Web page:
Dynamics of omnivorous crayfish in freshwater ecosystems

Karin Olsson

Research output: ThesisDoctoral Thesis (compilation)

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In this thesis I examine the dynamics of crayfish in streams and lakes. I have studied the influence of abiotic and biotic factors on abundance, growth, trophic position, niche breadth, and recruitment of crayfish, by conducting field studies, an outdoor channel experiment and timeseries analysis. Overall, the results show that abundance of crayfish is mostly affected by the abundance of predatory fish, in the absence of predators or at low densities the substrate size influenced crayfish abundance, both for native Koura (Paranephrops planifrons) in New Zealand and the introduced signal crayfish (Pacifastacus leniusculus) in Swedish streams. However, as the native noble crayfish (Astacus astacus) in Swedish streams was not influenced by substrate, this might be species specific due to differences in burrowing capacities. Crayfish abundances fluctuate from year to year and usually crayfish abundance is measured as catch per unit effort (CPUE), since baited traps are used to estimate how many crayfishes there are. By using CPUE data from Lake Bunn, that was inhabited by noble crayfish until 1974 and the introduced signal crayfish from 1982 and forward, I was able to model the population fluctuations observed against temperature data transformed into ecologically relevant parameters. The best model for both species revealed that the temperature during winter months explained most of the observed fluctuations in large adult crayfish. Further, I also found that the fluctuations were density dependent and at high density the CPUE of crayfish decreased in the lake. Crayfish are regarded cannibalistic and it is generally thought that the larger ones consume smaller ones, which may influence the recruitment success for crayfish. However, in the outdoor channel experiment I show that cannibalism was larger between juvenile crayfish and that the presence of large adults increased the survival of juveniles. But, the most important factor for survival and growth in juveniles were attributed to habitat complexity. A habitat of high complexity (i.e. high amount of cobbles) increases the shelter availability for the juveniles and, thus increases the survival- and growth rates of juveniles. In my thesis I also show that growth rate, trophic position, carbon signature and niche breadth are influenced mostly by the biomass of invertebrates. However, it was not all invertebrate groups that were responsible for this pattern. A high biomass of large, sedentary and less mobile invertebrate groups increased growth rate, trophic position and niche breadth of crayfish. These types of invertebrates are probably easier to catch than smaller, faster and free swimming invertebrates and are also commonly found in crayfish guts. The main conclusion from my results is that crayfish dynamics, such as abundance, growth rate, niche breadth and recruitment are affected by specific abiotic and biotic factors in a complex way. The knowledge this thesis has revealed may have great implications for conservation and management purposes.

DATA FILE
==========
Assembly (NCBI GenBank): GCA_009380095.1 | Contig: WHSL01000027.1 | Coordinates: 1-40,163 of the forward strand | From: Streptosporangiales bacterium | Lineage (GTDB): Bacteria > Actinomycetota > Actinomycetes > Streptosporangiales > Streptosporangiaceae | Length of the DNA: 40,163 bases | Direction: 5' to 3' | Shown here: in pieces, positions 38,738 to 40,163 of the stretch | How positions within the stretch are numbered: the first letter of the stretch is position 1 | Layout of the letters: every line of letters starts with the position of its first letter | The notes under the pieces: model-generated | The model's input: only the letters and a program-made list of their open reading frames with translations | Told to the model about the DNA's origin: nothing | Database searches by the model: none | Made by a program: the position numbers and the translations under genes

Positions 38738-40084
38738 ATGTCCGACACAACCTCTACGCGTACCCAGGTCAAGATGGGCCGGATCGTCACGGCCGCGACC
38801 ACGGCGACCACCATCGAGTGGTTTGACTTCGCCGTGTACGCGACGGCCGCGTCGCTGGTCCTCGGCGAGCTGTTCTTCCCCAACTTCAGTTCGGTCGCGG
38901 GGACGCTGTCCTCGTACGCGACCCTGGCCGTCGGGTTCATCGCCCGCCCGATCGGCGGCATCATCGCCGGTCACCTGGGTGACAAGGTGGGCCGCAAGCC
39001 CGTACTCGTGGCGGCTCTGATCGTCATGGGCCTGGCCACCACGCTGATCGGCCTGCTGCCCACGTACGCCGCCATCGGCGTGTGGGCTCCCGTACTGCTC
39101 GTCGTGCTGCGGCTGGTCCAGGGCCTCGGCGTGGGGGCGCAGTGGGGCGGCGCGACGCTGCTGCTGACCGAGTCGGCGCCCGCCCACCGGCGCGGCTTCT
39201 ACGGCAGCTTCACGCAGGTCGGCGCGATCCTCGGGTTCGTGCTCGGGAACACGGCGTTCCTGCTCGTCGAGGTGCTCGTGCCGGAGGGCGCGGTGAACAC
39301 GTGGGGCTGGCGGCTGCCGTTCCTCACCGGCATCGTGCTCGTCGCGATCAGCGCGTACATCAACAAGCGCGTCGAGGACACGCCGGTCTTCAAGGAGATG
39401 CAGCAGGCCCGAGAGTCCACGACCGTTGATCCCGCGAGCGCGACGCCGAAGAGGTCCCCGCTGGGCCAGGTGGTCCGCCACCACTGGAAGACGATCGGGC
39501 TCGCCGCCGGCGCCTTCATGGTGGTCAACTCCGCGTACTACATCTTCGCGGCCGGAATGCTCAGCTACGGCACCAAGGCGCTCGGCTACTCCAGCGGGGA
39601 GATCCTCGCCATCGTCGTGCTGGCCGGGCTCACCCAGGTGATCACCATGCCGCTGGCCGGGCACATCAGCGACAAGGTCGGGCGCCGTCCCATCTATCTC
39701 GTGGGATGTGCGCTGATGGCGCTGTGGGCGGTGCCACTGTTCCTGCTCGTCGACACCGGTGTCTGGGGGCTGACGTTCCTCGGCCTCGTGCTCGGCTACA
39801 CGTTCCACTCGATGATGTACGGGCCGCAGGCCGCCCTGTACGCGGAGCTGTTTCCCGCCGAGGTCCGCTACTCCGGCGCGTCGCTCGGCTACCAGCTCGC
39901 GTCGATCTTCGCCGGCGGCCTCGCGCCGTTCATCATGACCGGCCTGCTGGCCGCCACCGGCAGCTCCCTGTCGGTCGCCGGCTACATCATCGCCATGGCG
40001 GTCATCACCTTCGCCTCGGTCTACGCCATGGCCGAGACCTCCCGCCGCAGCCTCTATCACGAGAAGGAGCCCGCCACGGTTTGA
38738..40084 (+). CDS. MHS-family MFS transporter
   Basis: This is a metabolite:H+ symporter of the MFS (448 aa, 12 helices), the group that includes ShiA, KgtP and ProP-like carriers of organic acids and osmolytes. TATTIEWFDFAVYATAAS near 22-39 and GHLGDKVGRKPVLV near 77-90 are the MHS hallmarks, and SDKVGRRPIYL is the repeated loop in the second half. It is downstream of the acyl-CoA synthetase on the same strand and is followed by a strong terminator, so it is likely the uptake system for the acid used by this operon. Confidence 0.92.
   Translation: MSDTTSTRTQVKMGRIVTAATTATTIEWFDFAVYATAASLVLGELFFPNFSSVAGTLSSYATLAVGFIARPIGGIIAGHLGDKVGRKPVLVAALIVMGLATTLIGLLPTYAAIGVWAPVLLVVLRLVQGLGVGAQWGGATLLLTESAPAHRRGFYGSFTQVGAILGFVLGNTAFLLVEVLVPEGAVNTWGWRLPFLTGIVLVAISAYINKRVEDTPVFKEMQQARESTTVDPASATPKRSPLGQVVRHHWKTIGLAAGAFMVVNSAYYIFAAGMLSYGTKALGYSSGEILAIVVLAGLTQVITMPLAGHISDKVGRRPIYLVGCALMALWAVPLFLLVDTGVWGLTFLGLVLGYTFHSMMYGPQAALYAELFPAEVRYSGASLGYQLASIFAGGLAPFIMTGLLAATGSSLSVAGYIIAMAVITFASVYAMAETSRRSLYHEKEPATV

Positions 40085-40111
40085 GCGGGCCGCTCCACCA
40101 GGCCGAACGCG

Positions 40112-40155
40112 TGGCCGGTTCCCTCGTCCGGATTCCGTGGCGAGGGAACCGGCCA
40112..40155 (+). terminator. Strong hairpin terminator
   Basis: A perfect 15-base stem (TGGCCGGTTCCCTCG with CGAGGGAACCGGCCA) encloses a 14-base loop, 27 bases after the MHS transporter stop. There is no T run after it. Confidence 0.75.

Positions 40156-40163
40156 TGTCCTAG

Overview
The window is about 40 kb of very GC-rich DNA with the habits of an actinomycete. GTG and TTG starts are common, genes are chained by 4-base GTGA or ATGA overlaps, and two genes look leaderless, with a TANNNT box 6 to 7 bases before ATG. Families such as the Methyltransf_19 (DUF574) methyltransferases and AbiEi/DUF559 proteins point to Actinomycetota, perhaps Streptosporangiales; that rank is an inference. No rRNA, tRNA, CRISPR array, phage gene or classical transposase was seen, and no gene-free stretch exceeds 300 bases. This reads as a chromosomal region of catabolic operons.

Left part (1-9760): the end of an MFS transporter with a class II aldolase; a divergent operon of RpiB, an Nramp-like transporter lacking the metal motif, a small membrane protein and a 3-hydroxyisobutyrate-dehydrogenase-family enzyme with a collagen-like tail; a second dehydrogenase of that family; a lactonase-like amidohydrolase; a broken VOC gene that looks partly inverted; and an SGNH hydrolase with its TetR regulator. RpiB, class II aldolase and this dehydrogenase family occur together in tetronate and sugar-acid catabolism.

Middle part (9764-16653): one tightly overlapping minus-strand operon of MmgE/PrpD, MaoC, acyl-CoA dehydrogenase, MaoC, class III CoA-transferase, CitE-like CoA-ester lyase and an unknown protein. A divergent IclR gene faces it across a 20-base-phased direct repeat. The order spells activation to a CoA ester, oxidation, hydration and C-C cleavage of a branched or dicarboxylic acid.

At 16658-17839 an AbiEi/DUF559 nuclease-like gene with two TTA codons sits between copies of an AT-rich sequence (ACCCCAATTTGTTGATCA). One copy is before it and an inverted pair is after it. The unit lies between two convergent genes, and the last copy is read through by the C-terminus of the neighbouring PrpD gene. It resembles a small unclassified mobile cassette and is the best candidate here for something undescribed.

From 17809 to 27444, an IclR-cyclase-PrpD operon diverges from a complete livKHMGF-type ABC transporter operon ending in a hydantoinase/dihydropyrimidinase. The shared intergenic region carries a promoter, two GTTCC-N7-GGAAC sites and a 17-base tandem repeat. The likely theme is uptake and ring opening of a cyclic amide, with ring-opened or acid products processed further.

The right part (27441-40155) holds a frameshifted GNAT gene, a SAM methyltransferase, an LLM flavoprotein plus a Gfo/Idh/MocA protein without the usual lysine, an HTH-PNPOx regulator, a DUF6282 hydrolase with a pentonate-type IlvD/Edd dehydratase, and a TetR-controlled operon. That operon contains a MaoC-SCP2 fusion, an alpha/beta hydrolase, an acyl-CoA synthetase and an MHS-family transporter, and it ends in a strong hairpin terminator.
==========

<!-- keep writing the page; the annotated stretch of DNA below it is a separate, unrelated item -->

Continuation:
Original languageEnglish
Awarding Institution
  • Department of Biology
  • Nyström, Per, Supervisor
  • Granéli, Wilhelm, Supervisor
Award date2008 Sept 19
ISBN (Print)978-91-7105-282-7
Publication statusPublished - 2008

Bibliographical note

Defence details

Date: 2008-09-19
Time: 09:30
Place: Blue Hall, Ecology Building, Sölvegatan 37, Lund

External reviewer(s)

Name: Gherardi, Francesca
Title: Professor
Affiliation: Department of Evolutionary Biology, University of Firenze, Florence, Italy


The information about affiliations in this record was updated in December 2015.
The record was previously connected to the following departments: Limnology (Closed 2011) (011007000)

Subject classification (UKÄ)

  • Environmental Sciences
  • Ecology

Free keywords

  • crayfish
  • freshwater ecosystems
  • niche width
  • growth rate
  • stable isotope analysis
  • recruitment
  • RNA:DNA analysis
  • Ecology
  • food availability and quality
  • trophic position
  • population dynamics


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